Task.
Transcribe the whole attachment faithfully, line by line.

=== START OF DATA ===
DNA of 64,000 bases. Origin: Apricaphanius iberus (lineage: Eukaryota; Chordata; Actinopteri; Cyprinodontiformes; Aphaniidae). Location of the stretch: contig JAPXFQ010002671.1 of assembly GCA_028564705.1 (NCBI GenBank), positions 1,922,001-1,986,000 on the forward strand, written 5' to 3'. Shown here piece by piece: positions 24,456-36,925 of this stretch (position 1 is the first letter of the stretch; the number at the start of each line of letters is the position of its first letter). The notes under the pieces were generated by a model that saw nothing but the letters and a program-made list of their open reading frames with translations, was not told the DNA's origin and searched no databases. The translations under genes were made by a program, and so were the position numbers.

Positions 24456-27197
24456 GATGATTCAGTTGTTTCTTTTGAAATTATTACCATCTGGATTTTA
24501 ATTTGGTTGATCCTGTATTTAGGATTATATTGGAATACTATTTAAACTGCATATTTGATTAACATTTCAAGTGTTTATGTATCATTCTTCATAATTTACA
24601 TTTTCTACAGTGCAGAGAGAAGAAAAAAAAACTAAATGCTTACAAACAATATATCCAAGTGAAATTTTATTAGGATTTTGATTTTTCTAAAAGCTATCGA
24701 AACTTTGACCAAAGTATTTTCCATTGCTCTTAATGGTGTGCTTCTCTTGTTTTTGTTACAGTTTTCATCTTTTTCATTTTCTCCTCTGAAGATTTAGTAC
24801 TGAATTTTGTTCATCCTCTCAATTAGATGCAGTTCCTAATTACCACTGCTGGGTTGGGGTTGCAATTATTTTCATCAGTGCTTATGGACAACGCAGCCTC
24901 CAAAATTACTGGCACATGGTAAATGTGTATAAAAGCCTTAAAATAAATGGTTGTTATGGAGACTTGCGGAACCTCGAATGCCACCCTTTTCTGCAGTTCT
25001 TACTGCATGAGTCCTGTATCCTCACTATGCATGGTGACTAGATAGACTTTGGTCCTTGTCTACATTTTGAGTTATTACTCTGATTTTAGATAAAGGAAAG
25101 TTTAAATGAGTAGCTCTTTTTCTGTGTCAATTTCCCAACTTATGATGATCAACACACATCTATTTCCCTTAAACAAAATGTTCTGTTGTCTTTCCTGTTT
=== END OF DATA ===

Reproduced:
DNA of 64,000 bases. Origin: Apricaphanius iberus (lineage: Eukaryota; Chordata; Actinopteri; Cyprinodontiformes; Aphaniidae). Location of the stretch: contig JAPXFQ010002671.1 of assembly GCA_028564705.1 (NCBI GenBank), positions 1,922,001-1,986,000 on the forward strand, written 5' to 3'. Shown here piece by piece: positions 24,456-36,925 of this stretch (position 1 is the first letter of the stretch; the number at the start of each line of letters is the position of its first letter). The notes under the pieces were generated by a model that saw nothing but the letters and a program-made list of their open reading frames with translations, was not told the DNA's origin and searched no databases. The translations under genes were made by a program, and so were the position numbers.

Positions 24456-27197
24456 GATGATTCAGTTGTTTCTTTTGAAATTATTACCATCTGGATTTTA
24501 ATTTGGTTGATCCTGTATTTAGGATTATATTGGAATACTATTTAAACTGCATATTTGATTAACATTTCAAGTGTTTATGTATCATTCTTCATAATTTACA
24601 TTTTCTACAGTGCAGAGAGAAGAAAAAAAAACTAAATGCTTACAAACAATATATCCAAGTGAAATTTTATTAGGATTTTGATTTTTCTAAAAGCTATCGA
24701 AACTTTGACCAAAGTATTTTCCATTGCTCTTAATGGTGTGCTTCTCTTGTTTTTGTTACAGTTTTCATCTTTTTCATTTTCTCCTCTGAAGATTTAGTAC
24801 TGAATTTTGTTCATCCTCTCAATTAGATGCAGTTCCTAATTACCACTGCTGGGTTGGGGTTGCAATTATTTTCATCAGTGCTTATGGACAACGCAGCCTC
24901 CAAAATTACTGGCACATGGTAAATGTGTATAAAAGCCTTAAAATAAATGGTTGTTATGGAGACTTGCGGAACCTCGAATGCCACCCTTTTCTGCAGTTCT
25001 TACTGCATGAGTCCTGTATCCTCACTATGCATGGTGACTAGATAGACTTTGGTCCTTGTCTACATTTTGAGTTATTACTCTGATTTTAGATAAAGGAAAG
25101 TTTAAATGAGTAGCTCTTTTTCTGTGTCAATTTCCCAACTTATGATGATCAACACACATCTATTTCCCTTAAACAAAATGTTCTGTTGTCTTTCCTGTTT